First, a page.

Laura Erickson's For the Birds

Tuesday, August 27, 2019

Hummingbird Update

Ruby-throated Hummingbird

Now that most adult male hummingbirds are gone, we’re left mostly with adult females and young of both sexes, and the only Ruby-throats with brilliant red throats still remaining are stragglers. But it’ll be tricky to notice exactly when the adult females disappear—young males as well as females have white on the outer tips of the tail and lack red throats. A handful of brilliant iridescent gorget feathers may have already grown in on some young males, but older adult females may have a few ruby throat feathers, too. Young birds have tiny little marks called corrugations on the bill, lost as the bill reaches full size and hardens, but this is extremely difficult to see except by bird banders holding the bird in hand, and these have already been lost by some of the first-hatched birds this year. 

Every now and then an outlier hummingbird turns up—in Minnesota and Wisconsin, the most likely vagrant is the Rufous Hummingbird.

Viola the Rufous Hummingbird

Selasphorus sp.-- probably a Rufous Hummingbird

Both states have also had isolated cases where an Anna’s Hummingbird and a Mexican Violet-ear were found. Wisconsin has had at least one Green-breasted Mango and one Broad-billed and Buff-bellied Hummingbird show up, while Costa’s and Calliope Hummingbirds have been seen in Minnesota. The 3 records of Magnificent Hummingbird in Minnesota, all from the month of June, were from before the species was split—I’m not sure if there is enough data for the Minnesota Ornithological Records Committee to make a decision whether those were Rivoli’s or Talamanca, and the species was never reported to eBird. 

Because the Ruby-throat really is the only hummingbird that nests in the Midwest, it’s easy to assume that every hummingbird at our feeders is a Ruby-throat, and that’s a fair assumption. Chances are that every time you carefully scrutinize every single hummingbird in your yard, you’re only going to come up with Ruby-throats. But the only absolute guarantee is that if you never scrutinize every single hummingbird, you’re never going to see a rare one. The one year that I left my hummingbird feeders out until November, a Rufous Hummingbird actually did show up and spent two weeks in my yard before heading on.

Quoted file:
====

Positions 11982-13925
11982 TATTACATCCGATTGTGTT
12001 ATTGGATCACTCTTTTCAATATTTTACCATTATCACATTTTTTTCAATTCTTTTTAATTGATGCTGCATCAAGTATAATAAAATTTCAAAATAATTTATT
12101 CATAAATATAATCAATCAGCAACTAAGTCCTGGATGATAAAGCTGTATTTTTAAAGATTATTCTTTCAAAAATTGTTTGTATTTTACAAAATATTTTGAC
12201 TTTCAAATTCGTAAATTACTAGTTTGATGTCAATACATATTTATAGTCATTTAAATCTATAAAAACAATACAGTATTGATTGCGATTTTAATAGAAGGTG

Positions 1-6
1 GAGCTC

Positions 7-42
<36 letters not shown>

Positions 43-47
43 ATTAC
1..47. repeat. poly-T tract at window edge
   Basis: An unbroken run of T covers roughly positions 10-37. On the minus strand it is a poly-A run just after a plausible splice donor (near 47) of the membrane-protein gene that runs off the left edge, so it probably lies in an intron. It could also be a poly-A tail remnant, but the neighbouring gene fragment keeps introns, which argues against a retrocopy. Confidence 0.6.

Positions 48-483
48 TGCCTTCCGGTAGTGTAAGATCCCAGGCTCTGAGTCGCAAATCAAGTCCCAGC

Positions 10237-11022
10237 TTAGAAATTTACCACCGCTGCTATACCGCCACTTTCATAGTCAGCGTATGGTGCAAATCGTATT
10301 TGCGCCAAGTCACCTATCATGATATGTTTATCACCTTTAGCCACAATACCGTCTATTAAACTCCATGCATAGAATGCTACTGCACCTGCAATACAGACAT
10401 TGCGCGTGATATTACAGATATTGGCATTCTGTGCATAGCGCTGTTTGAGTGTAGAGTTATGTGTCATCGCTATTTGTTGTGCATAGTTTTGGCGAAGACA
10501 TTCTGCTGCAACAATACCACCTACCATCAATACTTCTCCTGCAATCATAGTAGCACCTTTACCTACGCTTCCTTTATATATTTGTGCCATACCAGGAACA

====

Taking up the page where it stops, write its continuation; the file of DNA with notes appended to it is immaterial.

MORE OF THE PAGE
Many people notice in mid-summer that hummingbird numbers dwindle in much of our area, as natural food is at its most abundant and nesting females focus on tiny insects to feed their growing young. Now that migration is in full swing, feeders are getting plenty of action again. But now that summer’s end is near, people are growing a bit more lackadaisical about hummingbird feeder maintenance. It’s important to keep the water fresh. Changing it and giving the feeder a thorough rinsing every 2 or 3 days is ideal—it can be good to change it even more often during hot weather, when sugar water ferments quite quickly. In cool areas it’s fine to leave feeders unattended for a week or so, but people who visit their cabins only on weekends really should make sure they keep their feeders in the shade. 

Thanks to the Internet, more and more unqualified people are expounding on the best, or the only, proper mixtures to offer hummingbirds. Some people say hummingbirds won’t touch anything but cane sugar, others swear by beet sugar—the banders I’ve talked to say the birds really don’t care, and I’ve never noticed a difference in my own yard. An excellent rule is to use one cup of sugar to four cups of water. That’s about the average concentration of flower nectar, but natural flowers vary, from about a 1:5 ratio up to about a 1:3 ratio. If you’re mindful and keeping track of weather conditions, upping your sugar water strength to one cup of sugar to three cups of water is a good thing during cool or rainy conditions, especially when birds need a boost as natural food sources dwindle. During hot, dry conditions when hummingbirds may get dehydrated without enough water to metabolize the sugar, it’s a good idea to lower the concentration to one cup of sugar per five cups of water, but the 1:4 average is fine any time. 

Virtually every hummingbird will be gone from up here by the second week of September or so. Individuals never, ever linger simply because a feeder is there—their urge to migrate is far, far stronger than the appeal of even the Midwest’s finest feeding stations. When a Ruby-throat does stick around late, it’s virtually always a young bird from a late hatching, still getting its body in shape. As we start experiencing killing frosts and sources of natural nectar disappear, our feeders really can help keep these birds alive—I’ve a couple of times had young Ruby-throats show up as late as early October. But if you do leave the feeders out there just in case of a straggler, make sure you keep changing the sugar water. And check those stragglers, because by October, the probability rises that a hummingbird up here is of those outlier species. Autumn hummingbird watching is like a box of chocolates—you never know what you’re going to get, but it’s certain to be sweet.